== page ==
What are three ways to mitigate false positives in your business’ SIEM?
Perhaps the greatest challenge to successful SIEM stems from false positives. As part of SIEM’s process, the solution collects and aggregates data from across the IT environment. Then, the solution normalizes the data to allow for easier threat analysis. If the solution detects a security event, it sends a security alert to your security team.
On the surface, these alerts can foster speedy investigations and thus faster threat mitigation. However, SIEM on its own can struggle to distinguish between normal or non-suspicious activity and malicious activity. In these cases, the solution generates a false positive alert.
False positives may not seem like a major obstacle in theory, but in practice, it can create headaches. They can waste valuable investigation time and increase team-member burnout (which can seriously hamper your efforts to staff your security team). Additionally, false positives can bury actual leads under piles of digital garbage.
What can your enterprise do to mitigate false positives in your SIEM?
How to Mitigate False Positives
Contextualization works to clarify which alerts are false positives and which are in fact legitimate threats. It does so simply by performing what its name implies; it puts the alert into context.
Contextualization not only describes the suspicious activity in the alert but also the individuals involved, the time and digital location of the activity, and any relevant circumstances. This can help IT security teams sort through the alerts quickly and only follow up on relevant leads. Better yet, you can set your SIEM’s rules to automatically eliminate these alerts before they arrive on your team’s desks. Therefore, it can mitigate false positives before they ever arrive.
2. User and Entity Behavioral Analysis (UEBA)
UEBA establishes baselines for all of your users, whether human or non-human. Once the solution knows what behaviors represent “typical” activities, it knows which behaviors represent the opposite.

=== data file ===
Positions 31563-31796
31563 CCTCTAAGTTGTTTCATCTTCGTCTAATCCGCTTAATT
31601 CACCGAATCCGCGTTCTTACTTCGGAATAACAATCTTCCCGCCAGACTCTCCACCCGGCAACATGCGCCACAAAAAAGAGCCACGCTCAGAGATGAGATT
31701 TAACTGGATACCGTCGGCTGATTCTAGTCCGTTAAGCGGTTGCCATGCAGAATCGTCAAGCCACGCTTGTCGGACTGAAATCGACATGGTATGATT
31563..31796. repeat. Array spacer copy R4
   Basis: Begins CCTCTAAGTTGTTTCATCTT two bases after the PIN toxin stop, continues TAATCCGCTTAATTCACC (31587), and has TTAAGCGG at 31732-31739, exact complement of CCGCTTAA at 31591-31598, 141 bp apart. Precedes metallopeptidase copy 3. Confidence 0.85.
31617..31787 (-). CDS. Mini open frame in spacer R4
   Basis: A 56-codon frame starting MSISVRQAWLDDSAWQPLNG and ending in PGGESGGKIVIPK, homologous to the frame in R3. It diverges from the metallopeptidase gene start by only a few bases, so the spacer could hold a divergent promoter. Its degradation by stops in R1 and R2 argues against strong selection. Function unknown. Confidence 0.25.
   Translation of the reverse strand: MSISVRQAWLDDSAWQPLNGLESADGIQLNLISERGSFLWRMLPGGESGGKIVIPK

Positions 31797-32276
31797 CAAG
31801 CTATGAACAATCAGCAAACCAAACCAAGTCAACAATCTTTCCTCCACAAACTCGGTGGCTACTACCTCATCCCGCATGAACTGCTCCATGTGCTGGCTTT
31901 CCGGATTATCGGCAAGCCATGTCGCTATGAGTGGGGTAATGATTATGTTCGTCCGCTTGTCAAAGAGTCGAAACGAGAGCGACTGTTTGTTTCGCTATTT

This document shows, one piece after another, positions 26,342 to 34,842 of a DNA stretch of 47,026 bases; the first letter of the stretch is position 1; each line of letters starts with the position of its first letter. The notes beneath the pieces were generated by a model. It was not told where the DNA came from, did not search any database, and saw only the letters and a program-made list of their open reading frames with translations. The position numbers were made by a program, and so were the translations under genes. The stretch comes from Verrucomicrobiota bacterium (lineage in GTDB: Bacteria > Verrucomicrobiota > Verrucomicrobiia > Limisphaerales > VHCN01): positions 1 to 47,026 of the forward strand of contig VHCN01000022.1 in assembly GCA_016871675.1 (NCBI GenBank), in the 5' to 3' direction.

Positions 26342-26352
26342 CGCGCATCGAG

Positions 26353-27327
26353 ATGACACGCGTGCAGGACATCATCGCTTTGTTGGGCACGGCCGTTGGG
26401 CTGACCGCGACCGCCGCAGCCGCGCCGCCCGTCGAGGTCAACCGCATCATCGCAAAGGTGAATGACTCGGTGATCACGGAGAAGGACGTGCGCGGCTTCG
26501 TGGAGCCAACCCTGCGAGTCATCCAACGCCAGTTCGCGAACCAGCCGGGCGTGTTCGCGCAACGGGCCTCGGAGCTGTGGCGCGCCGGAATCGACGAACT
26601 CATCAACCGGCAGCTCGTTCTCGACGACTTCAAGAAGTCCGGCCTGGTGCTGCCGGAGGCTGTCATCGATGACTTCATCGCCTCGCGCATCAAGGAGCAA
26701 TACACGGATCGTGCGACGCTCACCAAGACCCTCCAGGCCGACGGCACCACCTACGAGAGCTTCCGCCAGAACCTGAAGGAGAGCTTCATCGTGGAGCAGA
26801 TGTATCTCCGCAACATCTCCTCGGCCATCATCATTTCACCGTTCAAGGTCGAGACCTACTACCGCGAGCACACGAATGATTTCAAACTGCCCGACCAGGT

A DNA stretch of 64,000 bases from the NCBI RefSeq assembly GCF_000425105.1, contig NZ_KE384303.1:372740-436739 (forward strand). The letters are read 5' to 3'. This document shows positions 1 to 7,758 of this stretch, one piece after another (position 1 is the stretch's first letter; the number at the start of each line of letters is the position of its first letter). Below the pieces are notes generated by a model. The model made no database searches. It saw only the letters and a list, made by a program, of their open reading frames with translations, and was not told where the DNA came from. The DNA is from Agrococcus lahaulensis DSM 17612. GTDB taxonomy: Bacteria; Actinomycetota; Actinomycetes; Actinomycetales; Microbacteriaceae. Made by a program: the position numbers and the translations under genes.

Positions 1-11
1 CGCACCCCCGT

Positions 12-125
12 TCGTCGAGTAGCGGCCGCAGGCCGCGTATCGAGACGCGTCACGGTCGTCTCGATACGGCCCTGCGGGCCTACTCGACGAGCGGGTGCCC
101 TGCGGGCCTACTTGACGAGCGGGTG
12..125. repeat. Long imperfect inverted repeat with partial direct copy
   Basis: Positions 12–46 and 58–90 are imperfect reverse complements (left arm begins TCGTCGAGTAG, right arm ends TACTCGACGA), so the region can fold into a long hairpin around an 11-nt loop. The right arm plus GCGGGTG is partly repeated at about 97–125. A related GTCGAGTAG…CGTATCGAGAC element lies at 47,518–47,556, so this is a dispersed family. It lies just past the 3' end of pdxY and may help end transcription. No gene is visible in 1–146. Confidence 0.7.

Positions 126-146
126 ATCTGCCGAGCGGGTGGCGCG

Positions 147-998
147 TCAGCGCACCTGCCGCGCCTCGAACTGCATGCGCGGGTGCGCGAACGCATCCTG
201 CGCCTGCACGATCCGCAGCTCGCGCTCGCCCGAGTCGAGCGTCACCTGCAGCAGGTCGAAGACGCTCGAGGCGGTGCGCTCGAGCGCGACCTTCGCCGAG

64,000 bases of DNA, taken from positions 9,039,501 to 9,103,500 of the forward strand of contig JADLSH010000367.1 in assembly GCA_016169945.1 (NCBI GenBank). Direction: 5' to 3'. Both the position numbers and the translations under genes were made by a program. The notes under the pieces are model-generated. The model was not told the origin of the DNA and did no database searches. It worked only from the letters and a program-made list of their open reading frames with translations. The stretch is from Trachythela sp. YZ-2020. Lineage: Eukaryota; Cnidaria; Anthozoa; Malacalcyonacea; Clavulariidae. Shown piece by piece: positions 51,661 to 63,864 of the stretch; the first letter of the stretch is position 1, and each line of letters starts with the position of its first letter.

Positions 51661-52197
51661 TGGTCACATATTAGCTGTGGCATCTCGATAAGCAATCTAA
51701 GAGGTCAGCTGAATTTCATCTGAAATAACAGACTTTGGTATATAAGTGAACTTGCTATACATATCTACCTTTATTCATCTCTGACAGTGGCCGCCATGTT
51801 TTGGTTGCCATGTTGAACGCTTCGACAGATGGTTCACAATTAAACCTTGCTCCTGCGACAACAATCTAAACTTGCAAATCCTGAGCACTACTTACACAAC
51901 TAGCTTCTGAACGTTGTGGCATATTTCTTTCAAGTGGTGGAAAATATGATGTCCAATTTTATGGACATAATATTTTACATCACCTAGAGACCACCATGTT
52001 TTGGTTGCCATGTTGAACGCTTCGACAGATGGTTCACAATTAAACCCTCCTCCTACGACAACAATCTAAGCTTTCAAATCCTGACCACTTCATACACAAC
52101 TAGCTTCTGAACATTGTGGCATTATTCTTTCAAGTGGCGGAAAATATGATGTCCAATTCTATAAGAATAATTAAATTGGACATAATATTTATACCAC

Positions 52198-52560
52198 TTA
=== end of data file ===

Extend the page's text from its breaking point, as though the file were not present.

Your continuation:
Therefore, alerts that note a deviation from baselines behaviors can help your IT team prioritize which alerts need more immediate investigations. While this still requires some manual investigations and false positives could still crop up (users could act abnormally due to temporary projects), it reduces the number significantly.
3. Modifying Your Rules
SIEM operates based on the rules your IT security team creates and maintains. While it can feel tempting to just set-and-forget your cybersecurity, you can’t. No cybersecurity operates without human intelligence and attention.
To mitigate false positives, you need to make sure your SIEM rules fit with your IT environment and your business priorities. For example, trying to draw logs from throughout the entire environment can overwhelm your IT security team. Additionally, rules which find security events in ordinary activities must change or bury your team in false leads.
To learn more about how to mitigate false positives in your SIEM, check out our relevant Buyer’s Guide. We cover the top solutions providers and their key capabilities in detail. Also, we provide a Bottom Line Analysis of each vendor and essential market facts.
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